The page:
Protests at the cost of living crisis have become more common in Ireland in recent years | Photo: Nick Bradshaw / PA / Picture Alliance
Protests at the cost of living crisis have become more common in Ireland in recent years | Photo: Nick Bradshaw / PA / Picture Alliance

The Irish government, reports the Guardian, estimates the country is lacking at least 250,000 homes, causing a growing incidence of homelessness as the cost of living crisis bites. On top of general economic woes, Ireland took in more than 70,000 Ukrainians and registered a record number of asylum applications in 2022 -- around 13,650.

At least 500 asylum seekers are thought to be living on the streets, reports the Guardian. The housing problem was made even worse after the Irish government announced in March that they would be terminating the contracts they had held with various hotels in order to house asylum seekers and refugees in the country. The hoteliers, it was reported, wanted to use their premises for the summer tourist system and were keen to move asylum seekers out.

'It's my first time sleeping in a tent'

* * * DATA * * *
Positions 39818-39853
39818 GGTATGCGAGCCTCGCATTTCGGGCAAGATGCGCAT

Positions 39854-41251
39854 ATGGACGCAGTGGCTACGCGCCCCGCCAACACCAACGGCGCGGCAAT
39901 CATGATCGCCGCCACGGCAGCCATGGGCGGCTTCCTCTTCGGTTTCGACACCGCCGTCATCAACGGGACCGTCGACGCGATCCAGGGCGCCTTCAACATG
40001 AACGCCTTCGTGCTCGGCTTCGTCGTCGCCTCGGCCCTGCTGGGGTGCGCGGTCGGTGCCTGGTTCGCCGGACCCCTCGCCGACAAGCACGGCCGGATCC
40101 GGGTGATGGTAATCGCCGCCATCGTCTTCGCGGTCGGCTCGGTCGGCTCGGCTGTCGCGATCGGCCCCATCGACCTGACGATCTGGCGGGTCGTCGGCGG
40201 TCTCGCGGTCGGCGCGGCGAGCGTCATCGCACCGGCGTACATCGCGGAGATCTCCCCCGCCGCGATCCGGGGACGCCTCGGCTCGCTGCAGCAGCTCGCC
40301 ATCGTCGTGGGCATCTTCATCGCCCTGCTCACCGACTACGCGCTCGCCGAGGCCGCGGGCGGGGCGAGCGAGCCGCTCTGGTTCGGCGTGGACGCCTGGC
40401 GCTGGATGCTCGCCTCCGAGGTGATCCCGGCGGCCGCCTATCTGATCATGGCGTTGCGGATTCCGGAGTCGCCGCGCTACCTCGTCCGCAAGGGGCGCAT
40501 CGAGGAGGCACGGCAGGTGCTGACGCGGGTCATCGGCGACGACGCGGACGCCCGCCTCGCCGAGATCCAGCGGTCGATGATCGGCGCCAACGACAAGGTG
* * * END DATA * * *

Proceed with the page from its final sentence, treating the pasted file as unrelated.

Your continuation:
Most of those sleeping in tents outside the IPO are from sub-Saharan Africa, Iran and Iraq, according to the Guardian report. One 30-year-old from Zimbabwe told the newspaper, "it wasn’t like I was expecting a mansion but I wasn’t expecting this. It’s my first time sleeping in a tent."

The man, calling himself Andile, said he was wearing thick socks to keep warm at night.

"If this is what it is, I’m fine as long as it’s safe," he said.

Dublin isn't the only Irish city dealing with housing issues and related protests. Last week, a peaceful protest was held in the town of Inch in County Clare, where residents reportedly used tractors to block a road outside a center home to 33 male refugees.

Also read: Ireland, protests and new policy proposals place focus on migration

The Irish Times said that on the day of the protest, a bus had arrived carrying 34 male asylum seekers. The center, a former hotel complex, had capacity for up to 69 people. According to the Irish Times, "advance communication with local residents about this decision [to house asylum seekers in their small town] was sparse."